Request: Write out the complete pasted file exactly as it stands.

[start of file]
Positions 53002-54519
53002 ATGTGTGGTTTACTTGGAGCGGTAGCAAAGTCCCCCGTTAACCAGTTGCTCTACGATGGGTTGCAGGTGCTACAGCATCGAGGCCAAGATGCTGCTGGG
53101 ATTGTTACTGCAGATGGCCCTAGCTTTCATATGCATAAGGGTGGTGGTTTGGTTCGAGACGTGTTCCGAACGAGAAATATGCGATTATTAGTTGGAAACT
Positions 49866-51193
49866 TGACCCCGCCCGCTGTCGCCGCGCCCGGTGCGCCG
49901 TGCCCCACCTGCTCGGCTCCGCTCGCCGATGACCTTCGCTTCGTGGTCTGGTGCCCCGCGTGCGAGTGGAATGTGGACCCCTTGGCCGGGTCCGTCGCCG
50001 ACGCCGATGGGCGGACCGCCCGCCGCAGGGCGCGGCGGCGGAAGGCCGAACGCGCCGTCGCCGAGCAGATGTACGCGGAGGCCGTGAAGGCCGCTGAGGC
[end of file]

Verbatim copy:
Positions 53002-54519
53002 ATGTGTGGTTTACTTGGAGCGGTAGCAAAGTCCCCCGTTAACCAGTTGCTCTACGATGGGTTGCAGGTGCTACAGCATCGAGGCCAAGATGCTGCTGGG
53101 ATTGTTACTGCAGATGGCCCTAGCTTTCATATGCATAAGGGTGGTGGTTTGGTTCGAGACGTGTTCCGAACGAGAAATATGCGATTATTAGTTGGAAACT
Positions 49866-51193
49866 TGACCCCGCCCGCTGTCGCCGCGCCCGGTGCGCCG
49901 TGCCCCACCTGCTCGGCTCCGCTCGCCGATGACCTTCGCTTCGTGGTCTGGTGCCCCGCGTGCGAGTGGAATGTGGACCCCTTGGCCGGGTCCGTCGCCG
50001 ACGCCGATGGGCGGACCGCCCGCCGCAGGGCGCGGCGGCGGAAGGCCGAACGCGCCGTCGCCGAGCAGATGTACGCGGAGGCCGTGAAGGCCGCTGAGGC